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Hiring problem a thing of the past

It's much easier for companies to find qualified workers today, in large part because of recession-driven layoffs.

© St. Petersburg Times
published January 20, 2002

Good news for job seekers: Half the companies responding to the Times Business Outlook survey said they intend to add workers this year.

Great news for those doing the hiring: It's much easier to find skilled workers now than it has been in years past.

Four years ago, more than half the employers said they had a lot of trouble finding job candidates with sufficient skills. Last year, that was down to 29 percent. This year, only 19 percent said they're having problems identifying qualified hires.

Credit the dramatic shift in the quality of the available labor pool to the rising number of workers laid off during the current recession. Trained and eager to get back in the job market, they're unlikely to make the kind of salary and benefit demands common during the boom times of the late 1990s.

Among those facing a motherlode of highly qualified workers are law firms and tech companies that survived the dot-com bust.

At NetWise Technology in St. Petersburg, president and chief executive Randy Wadle said he could put an ad in the newspaper tomorrow and have 100 resumes on his desk overnight.

"There's a large number of low- to medium-skilled tech people in the area," said Wadle, who hopes to add to his 18-person staff this year. "And since we've already built out our higher-level positions, it's the junior development kind we're looking for."

Chris Perkins, executive vice president of Fahlgren advertising agency in Tampa, said his industry has lost 80,000 jobs in the past year because of the economy. "So I have no issues in finding great talent," he said. "There's quite a bit locally and a ton nationally that I can bring in at relatively low expense."

Perkins said job candidates also have shifted from a belief that only the top markets matter. "There's been a departure from the time when people thought it was interesting and exciting to head to larger markets like New York, Chicago and Los Angeles," he said. "Now people are interested in a better quality of life, and Tampa Bay offers that."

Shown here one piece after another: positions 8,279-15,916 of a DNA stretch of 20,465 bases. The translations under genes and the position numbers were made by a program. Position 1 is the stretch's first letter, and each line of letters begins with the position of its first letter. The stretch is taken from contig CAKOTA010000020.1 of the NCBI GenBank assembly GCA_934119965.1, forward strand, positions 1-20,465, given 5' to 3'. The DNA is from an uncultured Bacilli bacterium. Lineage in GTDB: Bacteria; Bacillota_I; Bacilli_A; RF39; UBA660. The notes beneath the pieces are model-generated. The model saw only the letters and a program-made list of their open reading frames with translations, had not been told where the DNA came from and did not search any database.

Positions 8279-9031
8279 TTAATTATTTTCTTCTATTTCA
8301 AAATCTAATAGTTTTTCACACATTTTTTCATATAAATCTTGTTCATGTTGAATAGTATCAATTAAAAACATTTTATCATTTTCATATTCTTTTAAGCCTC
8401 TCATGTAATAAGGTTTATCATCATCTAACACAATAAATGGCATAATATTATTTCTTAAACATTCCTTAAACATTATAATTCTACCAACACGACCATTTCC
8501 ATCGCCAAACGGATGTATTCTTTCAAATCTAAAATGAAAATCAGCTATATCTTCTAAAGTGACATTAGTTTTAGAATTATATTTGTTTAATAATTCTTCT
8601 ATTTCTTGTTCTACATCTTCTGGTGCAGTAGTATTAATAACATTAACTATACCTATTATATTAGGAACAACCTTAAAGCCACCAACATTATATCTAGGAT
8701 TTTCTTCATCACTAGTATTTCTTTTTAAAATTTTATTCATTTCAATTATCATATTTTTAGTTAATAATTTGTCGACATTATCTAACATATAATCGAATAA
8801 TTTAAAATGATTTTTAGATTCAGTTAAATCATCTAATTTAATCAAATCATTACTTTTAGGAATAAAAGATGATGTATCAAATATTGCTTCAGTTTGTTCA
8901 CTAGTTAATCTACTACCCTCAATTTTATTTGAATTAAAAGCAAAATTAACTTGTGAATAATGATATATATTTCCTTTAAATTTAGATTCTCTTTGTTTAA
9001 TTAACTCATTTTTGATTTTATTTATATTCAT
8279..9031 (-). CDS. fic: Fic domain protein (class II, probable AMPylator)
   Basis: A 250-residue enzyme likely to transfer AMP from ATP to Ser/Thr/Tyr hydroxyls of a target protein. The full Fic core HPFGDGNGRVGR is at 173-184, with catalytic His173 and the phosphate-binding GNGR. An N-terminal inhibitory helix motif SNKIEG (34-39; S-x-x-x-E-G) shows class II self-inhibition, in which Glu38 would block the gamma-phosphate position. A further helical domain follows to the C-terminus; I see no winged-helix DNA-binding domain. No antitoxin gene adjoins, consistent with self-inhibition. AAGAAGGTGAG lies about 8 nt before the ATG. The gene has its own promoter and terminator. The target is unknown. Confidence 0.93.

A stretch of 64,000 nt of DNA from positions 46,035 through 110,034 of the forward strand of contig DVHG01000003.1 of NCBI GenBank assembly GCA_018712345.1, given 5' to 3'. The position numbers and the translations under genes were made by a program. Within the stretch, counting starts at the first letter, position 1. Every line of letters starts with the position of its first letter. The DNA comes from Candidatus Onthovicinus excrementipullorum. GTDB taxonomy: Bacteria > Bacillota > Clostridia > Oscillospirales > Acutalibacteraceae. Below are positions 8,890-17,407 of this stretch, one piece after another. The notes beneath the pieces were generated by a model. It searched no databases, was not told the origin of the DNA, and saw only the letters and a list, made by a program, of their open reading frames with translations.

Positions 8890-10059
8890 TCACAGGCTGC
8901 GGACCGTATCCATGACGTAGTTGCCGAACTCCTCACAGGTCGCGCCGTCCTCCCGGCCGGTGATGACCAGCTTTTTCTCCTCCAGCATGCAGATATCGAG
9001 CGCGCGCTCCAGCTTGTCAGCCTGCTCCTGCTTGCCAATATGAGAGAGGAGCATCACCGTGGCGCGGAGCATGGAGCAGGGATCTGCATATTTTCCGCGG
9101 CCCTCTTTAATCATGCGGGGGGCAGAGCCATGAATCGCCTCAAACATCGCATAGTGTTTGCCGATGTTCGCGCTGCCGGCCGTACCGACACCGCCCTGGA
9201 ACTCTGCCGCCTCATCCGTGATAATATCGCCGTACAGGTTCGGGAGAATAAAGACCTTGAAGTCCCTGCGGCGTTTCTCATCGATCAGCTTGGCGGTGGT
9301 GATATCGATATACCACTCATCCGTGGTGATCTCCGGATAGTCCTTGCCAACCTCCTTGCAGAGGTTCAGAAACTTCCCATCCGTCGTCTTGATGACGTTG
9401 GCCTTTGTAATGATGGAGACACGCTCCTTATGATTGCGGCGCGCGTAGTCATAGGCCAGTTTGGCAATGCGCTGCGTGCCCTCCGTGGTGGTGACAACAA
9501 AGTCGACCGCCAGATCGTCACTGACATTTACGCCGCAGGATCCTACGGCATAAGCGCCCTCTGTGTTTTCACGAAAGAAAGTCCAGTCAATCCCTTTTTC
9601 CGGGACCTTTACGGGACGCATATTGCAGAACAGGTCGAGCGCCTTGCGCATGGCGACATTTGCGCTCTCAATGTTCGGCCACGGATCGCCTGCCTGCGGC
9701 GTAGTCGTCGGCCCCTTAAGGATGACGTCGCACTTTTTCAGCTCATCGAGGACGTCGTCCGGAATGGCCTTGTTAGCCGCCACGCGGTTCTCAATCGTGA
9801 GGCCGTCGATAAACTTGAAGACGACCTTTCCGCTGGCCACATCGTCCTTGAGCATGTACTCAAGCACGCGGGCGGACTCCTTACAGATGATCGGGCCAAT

Richard Gehring, principal in Dunedin's Prime Interests Inc., said the number of experienced people available for hire by his design and construction services company remains fairly consistent over the years. But as some major construction projects, particularly in the tourist industry, are put on hold, prices for workers decline.

"Three or four years ago, the workers were there, they were just more expensive," Gehring said.

Some professions say even with rising unemployment, the demand still exceeds the supply.

Hospitals still report a shortage of qualified nurses, and the building trades are scrambling for electricians. In the commercial real estate field, finding experienced brokers during a down cycle is a challenge.

"In the past we've hired professional salespeople right out of college and brought them along," said Ray Sandelli, senior managing director for Florida for CB Richard Ellis. "Now we're looking for someone who understands the cyclical nature of the business. It takes a certain constitution."

Sandelli acknowledges it's not quite as attractive to be handling commercial real estate today, compared with the fast and lucrative pace of the past few years.

"It's like when the auto industry is doing poorly it may be hard to find car salesmen," he said. "But in downturns, our real estate clients probably need us more than ever."

-- Kris Hundley can be reached at or (727) 892-2996.

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